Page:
No one knows how to make and entrance like Darth Vader, once again perfectly voiced by the great James Earl Jones. I loved his delivery of the line, “Then you will die braver than most.” Then it happened. The reunion almost eight years in the making. Ahsoka Tano confronted Darth Vader, and it was perfect. I got chills when Vader said, “Anakin Skywalker was weak. I destroyed him.” Seeing Ahsoka and Vader finally confront each other was an astonishing moment. Kanan and Ezra retrieved the holocron and the temple began to collapse. Vader was about to stop them from escaping with the holocron when Ahsoka attacked Vader and cut open his helmet. These final moments between Ahsoka and Vader were the highlight of this episode, and the series as a whole. The way they mixed the voices of Matt Lanter and James Earl Jones was absolutely perfect. Upon seeing his face, Ahsoka simply let out a subdued “Anakin.” Ashley Eckstein hasn’t been given much to do this season outside of a few episodes, but she couldn’t have been better with that line. Ahsoka told Vader that she wouldn’t leave him this time, which was such a beautiful moment. Of course for that moment, or any of this, to land you had to have seen the relationship between Ahsoka and Anakin evolve over the course of five seasons of Star Wars: The Clone Wars. It was gut wrenching to see Ahsoka so adamant that she wouldn’t leave him again. It really speaks to how much she has grown as a character and how strong she has become. The temple exploded with Vader and Ahsoka still inside. Which brings us to the beautiful, final scene. No dialogue is spoken, only Kevin Kiner’s breathtaking score is present. Kanan and Ezra returned to the rebel base and were greeted by the rest of the Ghost crew, and Rex. Watching Rex realize that Ahsoka isn’t coming back was painful to watch. We also saw Maul escape Malachor, so Maul’s back! Then there’s the scene that will keep fans talking for a long time. We see a hobbled, wheezy Vader walking away from the temple and a bird fly back towards the temple as the silhouette of Ahsoka is walking into it. So is Ahsoka alive or dead?! I know some fans will be frustrated by this ambiguous end, but I loved it. I was immediately struck with the thought that this scene was the inverse of the last (onscreen) meeting between Anakin and Ahsoka, when she walked away from the Jedi Order and Anakin. There was even a similar color scheme and lighting. This time, Anakin walked away and Ahsoka was left behind. I also appreciate that Ahsoka’s true fate is left up to the interpretation of the viewer. Was Ahsoka physically walking back into the temple or was it symbolic of her being left behind? Is she alive or dead? I think both are valid interpretations of what we saw onscreen.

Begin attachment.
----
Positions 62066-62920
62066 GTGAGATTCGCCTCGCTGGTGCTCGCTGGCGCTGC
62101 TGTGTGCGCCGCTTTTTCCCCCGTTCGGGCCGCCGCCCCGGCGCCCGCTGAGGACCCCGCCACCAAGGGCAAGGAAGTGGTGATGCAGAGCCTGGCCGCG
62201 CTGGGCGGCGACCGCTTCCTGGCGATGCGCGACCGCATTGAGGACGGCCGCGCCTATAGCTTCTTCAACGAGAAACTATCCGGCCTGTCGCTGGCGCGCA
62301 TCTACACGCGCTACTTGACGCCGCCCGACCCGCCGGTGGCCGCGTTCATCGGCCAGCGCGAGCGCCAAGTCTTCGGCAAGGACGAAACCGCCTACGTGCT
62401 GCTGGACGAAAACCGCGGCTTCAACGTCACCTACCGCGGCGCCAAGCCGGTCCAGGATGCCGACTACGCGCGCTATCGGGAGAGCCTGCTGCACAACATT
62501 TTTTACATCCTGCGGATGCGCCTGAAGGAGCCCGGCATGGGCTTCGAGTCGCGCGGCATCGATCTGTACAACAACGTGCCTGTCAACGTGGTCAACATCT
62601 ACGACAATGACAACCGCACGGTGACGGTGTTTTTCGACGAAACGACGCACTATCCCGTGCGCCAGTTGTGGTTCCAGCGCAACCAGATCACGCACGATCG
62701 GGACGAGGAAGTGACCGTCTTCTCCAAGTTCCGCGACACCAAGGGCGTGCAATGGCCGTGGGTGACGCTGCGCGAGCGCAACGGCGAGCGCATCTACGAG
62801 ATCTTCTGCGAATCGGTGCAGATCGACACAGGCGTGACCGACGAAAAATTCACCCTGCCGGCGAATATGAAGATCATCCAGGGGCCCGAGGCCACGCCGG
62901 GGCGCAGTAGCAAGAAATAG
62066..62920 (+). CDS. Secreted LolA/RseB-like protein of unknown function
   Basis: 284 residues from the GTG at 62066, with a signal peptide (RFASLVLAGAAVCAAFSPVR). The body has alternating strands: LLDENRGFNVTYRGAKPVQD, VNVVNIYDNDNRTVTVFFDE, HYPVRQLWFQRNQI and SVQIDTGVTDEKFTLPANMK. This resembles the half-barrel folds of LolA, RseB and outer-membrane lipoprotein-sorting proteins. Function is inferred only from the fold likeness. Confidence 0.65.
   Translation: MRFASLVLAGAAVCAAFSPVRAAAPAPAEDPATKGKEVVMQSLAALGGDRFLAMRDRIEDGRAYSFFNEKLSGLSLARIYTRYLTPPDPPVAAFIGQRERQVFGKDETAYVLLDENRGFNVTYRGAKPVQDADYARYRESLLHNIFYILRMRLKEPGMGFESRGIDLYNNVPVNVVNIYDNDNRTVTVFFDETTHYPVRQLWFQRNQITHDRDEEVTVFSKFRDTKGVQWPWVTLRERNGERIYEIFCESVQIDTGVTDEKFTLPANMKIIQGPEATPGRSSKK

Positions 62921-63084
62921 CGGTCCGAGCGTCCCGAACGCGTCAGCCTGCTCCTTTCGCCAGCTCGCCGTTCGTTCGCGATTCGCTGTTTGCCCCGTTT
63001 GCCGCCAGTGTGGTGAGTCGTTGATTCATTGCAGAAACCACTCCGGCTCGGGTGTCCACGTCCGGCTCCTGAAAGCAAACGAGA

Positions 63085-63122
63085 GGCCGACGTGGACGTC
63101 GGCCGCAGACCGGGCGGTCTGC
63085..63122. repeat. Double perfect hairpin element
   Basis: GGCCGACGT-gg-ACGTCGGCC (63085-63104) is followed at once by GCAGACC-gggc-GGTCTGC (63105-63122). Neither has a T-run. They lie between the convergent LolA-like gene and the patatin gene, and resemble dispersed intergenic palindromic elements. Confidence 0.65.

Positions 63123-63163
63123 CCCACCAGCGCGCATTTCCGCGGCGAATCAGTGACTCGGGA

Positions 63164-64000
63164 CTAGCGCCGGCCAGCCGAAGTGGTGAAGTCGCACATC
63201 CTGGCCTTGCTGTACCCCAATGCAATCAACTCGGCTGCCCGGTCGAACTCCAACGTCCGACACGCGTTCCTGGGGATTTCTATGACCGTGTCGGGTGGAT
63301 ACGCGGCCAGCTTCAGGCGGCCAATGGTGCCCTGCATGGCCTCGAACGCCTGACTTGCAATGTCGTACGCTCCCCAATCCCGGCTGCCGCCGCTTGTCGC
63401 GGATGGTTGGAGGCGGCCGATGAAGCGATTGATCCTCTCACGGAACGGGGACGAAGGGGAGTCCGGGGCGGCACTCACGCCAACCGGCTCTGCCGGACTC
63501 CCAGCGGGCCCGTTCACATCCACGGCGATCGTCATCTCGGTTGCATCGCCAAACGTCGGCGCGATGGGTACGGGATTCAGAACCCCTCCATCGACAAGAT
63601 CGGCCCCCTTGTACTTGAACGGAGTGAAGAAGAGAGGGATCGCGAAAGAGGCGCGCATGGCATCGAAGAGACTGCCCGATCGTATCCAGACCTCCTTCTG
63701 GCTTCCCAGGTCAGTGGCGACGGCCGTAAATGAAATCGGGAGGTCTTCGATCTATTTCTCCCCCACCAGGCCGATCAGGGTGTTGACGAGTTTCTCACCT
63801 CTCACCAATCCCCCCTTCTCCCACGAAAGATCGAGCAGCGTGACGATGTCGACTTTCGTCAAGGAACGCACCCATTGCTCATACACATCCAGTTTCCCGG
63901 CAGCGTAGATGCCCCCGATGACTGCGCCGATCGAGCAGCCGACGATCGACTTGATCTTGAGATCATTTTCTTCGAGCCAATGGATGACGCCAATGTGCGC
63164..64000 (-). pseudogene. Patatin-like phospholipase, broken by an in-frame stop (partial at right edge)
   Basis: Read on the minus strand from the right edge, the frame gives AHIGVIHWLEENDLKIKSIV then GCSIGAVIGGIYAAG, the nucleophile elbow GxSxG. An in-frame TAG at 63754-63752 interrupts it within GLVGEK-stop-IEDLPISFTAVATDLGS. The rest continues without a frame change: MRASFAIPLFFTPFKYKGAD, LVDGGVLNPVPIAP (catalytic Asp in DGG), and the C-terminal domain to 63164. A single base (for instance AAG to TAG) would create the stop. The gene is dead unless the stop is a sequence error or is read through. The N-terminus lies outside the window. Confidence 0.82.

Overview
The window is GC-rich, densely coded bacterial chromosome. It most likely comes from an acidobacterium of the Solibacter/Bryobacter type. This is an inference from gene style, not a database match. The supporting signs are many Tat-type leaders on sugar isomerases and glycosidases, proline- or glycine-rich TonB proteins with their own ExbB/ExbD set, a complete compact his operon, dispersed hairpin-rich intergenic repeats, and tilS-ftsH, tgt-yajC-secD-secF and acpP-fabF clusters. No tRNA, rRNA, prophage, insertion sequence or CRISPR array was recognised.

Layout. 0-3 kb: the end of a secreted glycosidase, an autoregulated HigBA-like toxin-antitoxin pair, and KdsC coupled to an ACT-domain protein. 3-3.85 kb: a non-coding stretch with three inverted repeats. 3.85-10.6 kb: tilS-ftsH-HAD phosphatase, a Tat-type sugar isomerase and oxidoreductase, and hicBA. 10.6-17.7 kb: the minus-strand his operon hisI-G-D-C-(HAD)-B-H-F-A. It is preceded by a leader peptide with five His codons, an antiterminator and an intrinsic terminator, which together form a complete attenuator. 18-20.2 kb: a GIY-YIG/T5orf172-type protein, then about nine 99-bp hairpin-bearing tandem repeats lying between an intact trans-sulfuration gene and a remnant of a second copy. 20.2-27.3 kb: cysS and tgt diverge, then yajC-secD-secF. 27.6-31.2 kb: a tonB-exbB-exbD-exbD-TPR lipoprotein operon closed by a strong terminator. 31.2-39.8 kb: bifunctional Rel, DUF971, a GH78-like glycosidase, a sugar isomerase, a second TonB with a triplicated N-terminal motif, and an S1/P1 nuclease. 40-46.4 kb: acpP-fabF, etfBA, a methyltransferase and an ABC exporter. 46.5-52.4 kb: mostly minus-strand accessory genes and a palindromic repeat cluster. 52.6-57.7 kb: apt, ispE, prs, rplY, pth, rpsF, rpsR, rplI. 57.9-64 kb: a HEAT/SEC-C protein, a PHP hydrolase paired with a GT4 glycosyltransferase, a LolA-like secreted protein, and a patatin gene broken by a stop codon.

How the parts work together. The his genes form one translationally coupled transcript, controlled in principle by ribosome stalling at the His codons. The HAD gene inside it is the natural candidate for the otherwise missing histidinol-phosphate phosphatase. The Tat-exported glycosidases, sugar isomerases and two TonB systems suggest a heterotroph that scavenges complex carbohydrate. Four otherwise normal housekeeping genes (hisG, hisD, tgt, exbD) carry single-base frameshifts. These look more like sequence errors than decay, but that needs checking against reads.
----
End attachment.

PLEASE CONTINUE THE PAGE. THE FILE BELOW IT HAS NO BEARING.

If this truly is the end of Ahsoka’s journey, I want to take some time to honor and look back upon her character’s impact and legacy in the Star Wars saga. In all honesty, when we first met Ahsoka I wasn’t a fan. However, over the course of Star Wars: The Clone Wars the audience was rewarded with a tremendous amount of growth and character development for Ahsoka. From “Lightsaber Lost” to “Wookiee Hunt” to “The Wrong Jedi”, we saw Ahsoka go on a truly extraordinary journey over the course of five seasons. After I saw the 2008 Star Wars: The Clone Wars film, I never thought Ahsoka would become one of my favorite Star Wars characters but she has. I’ve grown so connected to her character, and I never saw it coming. Ahsoka Tano is truly an important addition to the saga. Ahsoka is a powerful, strong, and likable character in her own right but she also added a lot to the journey of Anakin Skywalker. The relationship between Anakin and Ahsoka took time to develop, but it became one of the strongest relationship we’ve seen in the Star Wars saga. That’s what made the confrontation between Ahsoka and Vader in this episode so impactful. Ahsoka’s decision to leave the Jedi Order made Anakin’s mistrust of the Jedi Council and his fall to the dark side in Revenge of the Sith a lot more believable. After watching Star Wars: The Clone Wars and witnessing Ahsoka’s journey and her relationship with Anakin, her presence (or her absence more accurately) hangs over almost every scene in Revenge of the Sith. I want to thank George Lucas, Dave Filoni, Ashley Eckstein, and everyone else that has been responsible for bringing Ahsoka to life. Thank you for creating a character that has meant so much to so many. If this is the end of Ahsoka’s journey, it’s been a great one.

To wrap up the episode itself, it ended on a rather ominous note as Ezra opened the Sith holocron. Season two has undoubtedly been uneven, but they ended with the best episode of the series. I hope season three will improve on the elements of season two that didn’t work. “Twilight of the Apprentice” certainly raised the bar and opened up a lot of interesting storylines. That’s it for this season of Star Wars Rebels.  

What Worked

  • Darth Vader vs. Ahsoka Tano
  • The return of Darth Maul and his connection with Ezra
  • The final moments between Ahsoka and Vader
  • Ahsoka’s fate and the final scene
  • Kanan’s loss
  • Goodbye Inquisitors!

What Didn’t Work

  • From the show that brought you space whales... helicopter lightsabers!
External Links:
Added: April 1, 2016
Category: Star Wars Rebels
Reviewer: Mike Taber
Score: